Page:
Vic’s Review – “The Adventures of TinTin”

Blockbuster filmmakers Steven Spielberg and Peter Jackson team up for this 3-D motion capture adaptation of Georges Remi’s classic comic strip, centered around the adventures of fearless young journalist Tintin (Jamie Bell) and his trusty dog, Snowy. Daniel Craig, Simon Pegg, Andy Serkis, Nick Frost, Toby Jones, Mackenzie Crook and Cary Elwes also lend their talents to this action-packed family adventure.

Victor – 8 out of 10

Well, I suppose it was inevitable that one day the two Titans of Movies were bound to collaborate on something. Mr. Peter Jackson (LOTR, King Kong and Dead Alive) and Mr Steven Spielberg (Jaws, War of the Worlds and Duel). What would they come up with? A Jurassic Park sequel? An original Horror flick with Jackson’s intense flair? A space opera that takes place on another world ripe with CGI creatures and settings? Well, gang, none of the above.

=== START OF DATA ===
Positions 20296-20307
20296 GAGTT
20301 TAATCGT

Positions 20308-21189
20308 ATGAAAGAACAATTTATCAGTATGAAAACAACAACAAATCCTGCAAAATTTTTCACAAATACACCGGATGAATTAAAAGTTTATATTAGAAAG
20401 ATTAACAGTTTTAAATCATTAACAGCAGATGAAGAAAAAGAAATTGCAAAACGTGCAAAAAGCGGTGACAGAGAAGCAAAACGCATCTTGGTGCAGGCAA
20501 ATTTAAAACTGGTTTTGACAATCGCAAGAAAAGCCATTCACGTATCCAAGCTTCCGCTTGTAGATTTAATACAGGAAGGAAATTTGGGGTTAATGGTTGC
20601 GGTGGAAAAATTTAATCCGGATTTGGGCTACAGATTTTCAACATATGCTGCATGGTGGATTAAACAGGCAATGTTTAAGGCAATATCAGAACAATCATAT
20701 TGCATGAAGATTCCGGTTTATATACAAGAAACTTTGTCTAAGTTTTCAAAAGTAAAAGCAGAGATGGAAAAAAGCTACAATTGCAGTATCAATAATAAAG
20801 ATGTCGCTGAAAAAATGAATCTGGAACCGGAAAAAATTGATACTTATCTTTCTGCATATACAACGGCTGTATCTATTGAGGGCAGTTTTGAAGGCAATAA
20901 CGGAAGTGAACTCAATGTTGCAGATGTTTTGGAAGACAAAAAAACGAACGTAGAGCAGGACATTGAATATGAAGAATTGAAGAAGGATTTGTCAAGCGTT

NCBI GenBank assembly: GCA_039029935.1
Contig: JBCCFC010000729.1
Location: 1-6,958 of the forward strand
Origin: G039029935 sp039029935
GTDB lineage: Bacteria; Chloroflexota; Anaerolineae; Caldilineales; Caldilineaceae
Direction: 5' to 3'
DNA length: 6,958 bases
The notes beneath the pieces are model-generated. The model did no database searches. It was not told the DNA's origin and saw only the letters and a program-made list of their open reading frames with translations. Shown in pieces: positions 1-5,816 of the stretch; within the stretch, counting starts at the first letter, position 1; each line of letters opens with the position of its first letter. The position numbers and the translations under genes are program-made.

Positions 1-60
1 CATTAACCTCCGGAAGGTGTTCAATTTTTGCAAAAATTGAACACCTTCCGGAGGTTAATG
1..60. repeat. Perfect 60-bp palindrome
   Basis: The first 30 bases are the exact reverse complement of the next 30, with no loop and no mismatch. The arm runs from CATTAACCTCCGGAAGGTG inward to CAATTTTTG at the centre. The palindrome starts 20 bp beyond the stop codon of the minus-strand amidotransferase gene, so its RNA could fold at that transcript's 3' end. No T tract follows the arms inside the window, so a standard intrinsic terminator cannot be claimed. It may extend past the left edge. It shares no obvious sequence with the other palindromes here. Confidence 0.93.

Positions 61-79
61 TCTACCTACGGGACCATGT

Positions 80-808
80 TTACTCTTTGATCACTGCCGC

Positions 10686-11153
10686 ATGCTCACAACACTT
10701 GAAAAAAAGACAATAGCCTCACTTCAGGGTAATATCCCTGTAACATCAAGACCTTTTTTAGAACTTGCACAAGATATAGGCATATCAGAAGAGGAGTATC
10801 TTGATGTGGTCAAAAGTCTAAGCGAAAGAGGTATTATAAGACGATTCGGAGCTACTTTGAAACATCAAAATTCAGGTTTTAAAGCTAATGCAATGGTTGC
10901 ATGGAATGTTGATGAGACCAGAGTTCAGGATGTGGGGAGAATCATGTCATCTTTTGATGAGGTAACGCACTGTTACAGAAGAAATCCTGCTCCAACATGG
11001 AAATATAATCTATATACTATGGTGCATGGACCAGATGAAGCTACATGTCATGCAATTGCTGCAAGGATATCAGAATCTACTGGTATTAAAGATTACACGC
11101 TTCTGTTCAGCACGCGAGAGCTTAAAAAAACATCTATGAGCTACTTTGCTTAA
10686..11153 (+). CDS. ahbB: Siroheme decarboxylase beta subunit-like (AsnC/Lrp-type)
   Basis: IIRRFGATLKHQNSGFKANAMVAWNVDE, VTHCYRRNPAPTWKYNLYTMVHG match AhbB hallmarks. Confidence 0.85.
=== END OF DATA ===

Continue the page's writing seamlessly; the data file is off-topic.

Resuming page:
What they decide to do is adapt Georges Remi’s classic and iconic comic strip called “The Adventures of Tin Tin” It was an honest decision and a way to make something so highly regarded into a huge success. So on they went and put their two massive resources together and started production on an animated motion capture film that is an extraordinary and adventurous romp that made me feel like a kid again. Something “Super 8” was supposed to do but didn’t.